Now that we only have 4-day visits instead of 9-day visits, things seem to go much more quickly. There’s definitely time for some fun stuff (less now that the trips are shorter), but there are certain basics that are the same. Some friends have asked me to describe what we do on these visits, so here is my answer.
Airport, plane, airport, Kroger, hotel, clinic, hotel, hospital, hotel, airport, plane, airport, home.
Pack my sweet boy.
Pack all the stuff I forgot to pack.
Pack the things that will keep him laughing, playing, eating, and forgetting what he will be convinced, forced, and cajoled to do.
Pack food for the flight. And movies. And toys. And electronics.
Say goodbye to daddy and the big boys. Cry.
Drive an hour to the airport.
Park in extended term.
Maneuver a stroller, child, 2 suitcases, and 3 carry-ons to the shuttle station.
Convince the shuttle driver that Case’s chair really does need the ramp and no, I can’t get him out and fold it down.
Ride to the terminal.
Security process with the many TSA friends we’ve made who know Case by name and make the process much easier.
Check-in at the counter for a blue sleeve and a gate check ticket for the stroller.
Play at the play area.
Last bathroom break.
Flight – electronics, white gloves from the flight attendants, food, toys, and if the man in the seat in front of us is lucky, a nap.
Arrival, wait for stroller, and bathroom break.
Meet up with my friend or family member – yeah!
Leave Case and luggage in his or her capable hands while I get the rental car.
Catch a shuttle and stand in line. In line, in line. (When is Shire HGT getting an Avis preferred number??)
Return to terminal to pick up Case, baggage, and friend.
Check into hotel.
Groceries – Case’ favorite items of course.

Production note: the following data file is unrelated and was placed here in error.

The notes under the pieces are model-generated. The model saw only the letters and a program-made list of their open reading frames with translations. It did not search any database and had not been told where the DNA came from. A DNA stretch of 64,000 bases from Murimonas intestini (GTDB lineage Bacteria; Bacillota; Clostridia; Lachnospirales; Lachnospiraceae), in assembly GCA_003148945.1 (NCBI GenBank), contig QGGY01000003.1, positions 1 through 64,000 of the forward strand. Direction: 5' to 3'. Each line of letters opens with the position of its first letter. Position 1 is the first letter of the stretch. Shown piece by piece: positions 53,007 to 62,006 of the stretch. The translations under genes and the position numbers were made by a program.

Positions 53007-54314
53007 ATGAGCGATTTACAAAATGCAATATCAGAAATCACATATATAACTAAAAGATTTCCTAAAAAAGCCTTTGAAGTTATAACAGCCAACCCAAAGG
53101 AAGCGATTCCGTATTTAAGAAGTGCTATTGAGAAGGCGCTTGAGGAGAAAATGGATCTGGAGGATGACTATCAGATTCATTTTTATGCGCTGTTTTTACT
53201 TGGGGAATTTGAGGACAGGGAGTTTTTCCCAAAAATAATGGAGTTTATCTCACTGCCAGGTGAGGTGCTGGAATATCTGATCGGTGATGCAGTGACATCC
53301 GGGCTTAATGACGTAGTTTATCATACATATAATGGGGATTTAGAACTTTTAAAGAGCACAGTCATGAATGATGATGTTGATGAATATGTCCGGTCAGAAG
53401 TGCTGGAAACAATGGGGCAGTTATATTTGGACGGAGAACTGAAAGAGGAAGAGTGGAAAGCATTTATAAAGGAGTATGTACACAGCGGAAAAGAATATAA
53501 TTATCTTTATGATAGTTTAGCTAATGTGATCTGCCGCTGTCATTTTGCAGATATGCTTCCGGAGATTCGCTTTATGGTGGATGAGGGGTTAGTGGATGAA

Hotel – keeping Case from hurting himself while he jumps from furniture to furniture.
Clinic at the hospital.
Height, weight, blood pressure, temperature, pulse ox, bloodwork, urine collection, physical, neurological evaluation.
Questions. LOTS.OF.QUESTIONS. for Dr. Muenzer.
Planning of details for the next day’s dosing.
Hotel – keeping Case from killing me as he lands body slams and dropkicks if I try to do something other than wrestle with him.
Sleep, ah sleep.
Defensive screen maneuvers to keep Case away from food and drinks until we leave.
EMLA and Glad Press-n-Seal over the intrathecal port for numbing.
Line, long line. At the hospital to check in. Hurry up and wait is the theme of the day.
Starbucks. Children’s waiting room. Sneaking drinks of coffee next to the “No Food or Drinks” sign.
Videos. Barney, Disney, Netflix, Blue’s Clues.
Pre-op. Doctor. Nurse. Anesthetist. Paperwork. Nurse. Doctor. Doctor. Nurse. Facebook. Paperwork.
Last bathroom break.
Versed. By nose, horrible. By mouth, not so bad. But none for mommy.
Sleepytime. Mommy cuddle time.
Carry the heavy and sweet boy and the all important video player back to the procedure suite.
Set-up. White masks, gloves, EKG stickers, pulse oximeter, blood pressure cuff (can you see the boy waking up?), arranging the bed.
UNC time-out, something like “Case has two port-a-caths. His intrathecal is on his left abdomen marked with a tattoo that says ‘INTRATHECAL.’ We are giving an intrathecal dose through this port.”
Heavy boy on my lap, arm raised, port protruded, legs held, arms held, video on, stillness (almost) achieved.
Cold soap. Times three.
1-2-3, stick in the needle.
Draw cerebrospinal fluid times two. Off for labs.
Dose the medicine over 1 minute. But, calling it medicine is the understatement of the year.
Needle out. Band-aid on. Video on – still.
Recovery unit. Case’s favorite foods. Vitals. Nurses. Doctor. Videos.
Short stay unit. Case’s favorite foods. Vitals. Nurses. Doctor. Videos. Other trial families (yeah!).
Physical, neurological evaluation.
Repeat 3 weeks later.
Totally worth it.